A paper in 2009 (Oktawia et al.) reviewed taurine content of various foods and the most rich in taurine are:

  • beef
  • chicken
  • turkey
  • veal
  • pork loin
  • lamb
  • ham.

Seafood is also extremely rich in taurine with clams, octopus, scallop, squid and white fish being the most taurine rich foods. Taurine cannot be found in plants except sea algae so vegetarians and vegans should consider monitoring their taurine levels and take supplements if needed.

Energy drinks contain a very high amount of taurine (between 1000mg to 3000mg) as well as high caffeine content. However, it’s unknown whether the high caffeine content may have detrimental effects on health.

Numerous studies indicate that taurine has tremendous benefits for our overall health. While some of the studies have led to revolutionary treatments in certain areas such as proposing it as adjuvant treatment for cardiovascular disease, a specific treatment model for hair loss that incorporates taurine hasn’t been furthered yet. Although there isn’t sufficient data showing that taurine by itself cannot cure hair loss, it is an essential discovery that may pave the path for further hair loss treatments.

References

  1. Georgia B. Schuller-Levis, Eunkyue Park, Taurine: new implications for an old amino acid, FEMS Microbiology Letters Sep 2003, 226 (2) 195-202; DOI: 10.1016/S0378-1097(03)00611-6 Link: http://femsle.oxfordjournals.org/content/226/2/195
  2. Frye, R. E., Rossignol, D., Casanova, M. F., Brown, G. L., Martin, V., Edelson, S., … Adams, J. B. (2013). A Review of Traditional and Novel Treatments for Seizures in Autism Spectrum Disorder: Findings from a Systematic Review and Expert Panel. Frontiers in Public Health, 1, 31. http://doi.org/10.3389/fpubh.2013.00031
  3. Abdeslem El Idrissi , Evelyn Okeke, Xin Yan, Francoise Sidime, Lorenz S. Neuwirth, Taurine Regulation of Blood Pressure and Vasoactivity, Volume 775 of the series Advances in Experimental Medicine and Biology pp 407-425, 10 January 2013 Link: http://link.springer.com/chapter/10.1007%2F978-1-4614-6130-2_31
  4. Wójcik, O. P., Koenig, K. L., Zeleniuch-Jacquotte, A., Costa, M., & Chen, Y. (2010). The potential protective effects of taurine on coronary heart disease. Atherosclerosis, 208(1), 19. http://doi.org/10.1016/j.atherosclerosis.2009.06.002
  5. Wójcik, O. P., Koenig, K. L., Zeleniuch-Jacquotte, A., Pearte, C., Costa, M., & Chen, Y. (2013). Serum taurine and risk of coronary heart disease: a prospective, nested case-control study. European Journal of Nutrition, 52(1), 169–178. http://doi.org/10.1007/s00394-011-0300-6
  6. Ghanizadeh, A. (2013). Increased Glutamate and Homocysteine and Decreased Glutamine Levels in Autism: A Review and Strategies for Future Studies of Amino Acids in Autism. Disease Markers, 35(5), 281–286. http://doi.org/10.1155/2013/536521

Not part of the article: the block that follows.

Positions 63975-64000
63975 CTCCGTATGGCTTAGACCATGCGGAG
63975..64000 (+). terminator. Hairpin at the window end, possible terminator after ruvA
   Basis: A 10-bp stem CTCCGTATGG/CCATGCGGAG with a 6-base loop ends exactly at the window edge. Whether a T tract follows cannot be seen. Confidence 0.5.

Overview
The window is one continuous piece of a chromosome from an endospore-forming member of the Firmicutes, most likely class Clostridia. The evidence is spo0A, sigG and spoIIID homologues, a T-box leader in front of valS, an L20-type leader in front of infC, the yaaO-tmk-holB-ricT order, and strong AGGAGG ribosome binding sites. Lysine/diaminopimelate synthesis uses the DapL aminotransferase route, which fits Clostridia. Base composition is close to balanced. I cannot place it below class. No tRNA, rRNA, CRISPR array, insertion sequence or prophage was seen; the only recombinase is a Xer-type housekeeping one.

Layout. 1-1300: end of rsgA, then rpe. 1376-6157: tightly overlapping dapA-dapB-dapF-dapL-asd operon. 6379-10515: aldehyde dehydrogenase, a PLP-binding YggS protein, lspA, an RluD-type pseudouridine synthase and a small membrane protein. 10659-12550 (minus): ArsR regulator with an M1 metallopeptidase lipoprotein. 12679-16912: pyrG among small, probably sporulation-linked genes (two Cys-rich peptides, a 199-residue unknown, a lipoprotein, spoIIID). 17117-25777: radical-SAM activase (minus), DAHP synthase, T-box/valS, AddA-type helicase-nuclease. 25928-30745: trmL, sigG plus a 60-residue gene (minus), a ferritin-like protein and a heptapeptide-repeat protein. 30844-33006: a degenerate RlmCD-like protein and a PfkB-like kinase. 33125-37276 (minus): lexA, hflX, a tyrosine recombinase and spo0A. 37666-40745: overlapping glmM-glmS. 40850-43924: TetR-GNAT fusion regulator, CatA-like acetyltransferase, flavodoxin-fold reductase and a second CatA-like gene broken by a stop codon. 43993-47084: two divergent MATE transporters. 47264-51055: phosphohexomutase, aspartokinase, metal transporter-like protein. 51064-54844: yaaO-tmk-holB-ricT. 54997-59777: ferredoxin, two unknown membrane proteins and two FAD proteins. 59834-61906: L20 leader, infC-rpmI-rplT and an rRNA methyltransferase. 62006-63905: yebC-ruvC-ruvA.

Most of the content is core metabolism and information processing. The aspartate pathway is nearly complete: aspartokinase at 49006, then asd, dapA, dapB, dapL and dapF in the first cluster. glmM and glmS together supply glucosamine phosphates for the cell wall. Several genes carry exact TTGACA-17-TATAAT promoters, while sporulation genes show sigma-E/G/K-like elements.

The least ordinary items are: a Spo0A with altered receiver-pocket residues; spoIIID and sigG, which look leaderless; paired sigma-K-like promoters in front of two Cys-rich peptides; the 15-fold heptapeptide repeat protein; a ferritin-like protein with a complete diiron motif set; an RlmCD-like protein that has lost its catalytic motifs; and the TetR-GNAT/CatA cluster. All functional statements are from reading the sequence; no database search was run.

7. R. Seidl, A. Peyrl, R. Nicham, E. Hauser, Taurine and caffeine-containing drink stimulates cognitive performance and well-being, Amino Acids 19(3-4):635-42 · February 2000 Link: http://link.springer.com/article/10.1007/s007260070013
  8. Xu, Y.-J., Arneja, A. S., Tappia, P. S., & Dhalla, N. S. (2008). The potential health benefits of taurine in cardiovascular disease. Experimental & Clinical Cardiology, 13(2), 57–65.Link: http://www.ncbi.nlm.nih.gov/pmc/articles/PMC2586397/
  9. Hyemin Kim, Hyunsook Chang, Dong-Hee Lee, Simulative Evaluation of Taurine Against Alopecia Caused by Stress in Caenorhabditis elegans, 2013, Volume 776 of the series Advances in Experimental Medicine and Biology pp 267-276, Link: http://link.springer.com/chapter/10.1007%2F978-1-4614-6093-0_25
  10. Collin, C., Gautier, B., Gaillard, O., Hallegot, P., Chabane, S., Bastien, P., Peyron, M., Bouleau, M., Thibaut, S., Pruche, F., Duranton, A. and Bernard, B. A. (2006), Protective effects of taurine on human hair follicle grown in vitro. International Journal of Cosmetic Science, 28: 289–298. doi: 10.1111/j.1467-2494.2006.00334.x Link: http://onlinelibrary.wiley.com/doi/10.1111/j.1467-2494.2006.00334.x/abstract
  11. Kim BS, Spinner DS, Kascsak RJ, Park SY, Cho IS, Schuller-Levis G, Park E., Inflammatory mediators are inhibited by a taurine metabolite in CpG oligodeoxynucleotide and IFN-r activated macrophage cell line. J Drugs Dermatol. 2013 May;12(5):551-7. Link: http://www.ncbi.nlm.nih.gov/pubmed/23652950
  12. Hibino, Toshihiko et al.,Role of TGF-β2 in the human hair cycle, Journal of Dermatological Science , Volume 35 , Issue 1 , 9 – 18, Link: https://secure.jbs.elsevierhealth.com/action/showCitFormats?pii=S0923-1811%2803%2900270-6&doi=10.1016%2Fj.jdermsci.2003.12.003&code=desc-site
  13. Hagiwara, A., Ishizaki, S., Takehana, K., Fujitani, S., Sonaka, I., Satsu, H., & Shimizu, M. (2014). Branched-chain amino acids inhibit the TGF-beta-induced down-regulation of taurine biosynthetic enzyme cysteine dioxygenase in HepG2 cells. Amino Acids, 46(5), 1275–1283. http://doi.org/10.1007/s00726-014-1693-3
  14. G. Gurujeyalakshmi, M. A. Hollinger, and S. N. Giri “Regulation of Transforming Growth Factor- β1 mRNA Expression by Taurine and Niacin in the Bleomycin Hamster Model of Lung Fibrosis”,American Journal of Respiratory Cell and Molecular Biology, Vol. 18, No. 3 (1998), pp. 334-342.doi: 10.1165/ajrcmb.18.3.2867 Link: http://www.atsjournals.org/doi/abs/10.1165/ajrcmb.18.3.2867?url_ver=Z39.88-2003&rfr_id=ori%3Arid%3Acrossref.org&rfr_dat=cr_pub%3Dpubmed&#.V3nfK_l97IU
  15. Tosti, Antonella; Vincenzi, Colombina; Starace, Michela; Pazzaglia, Massimiliano; Department of Dermatology University of Bologna, Bologna, Italy Oral Supplementation With Taurine in the Treatment of Women With Hair Fragility Link: http://nahrs.org/Portals/0/meetings_support/abstracts_5th_congress/Final_Program_from_Bristol_pt6.pdf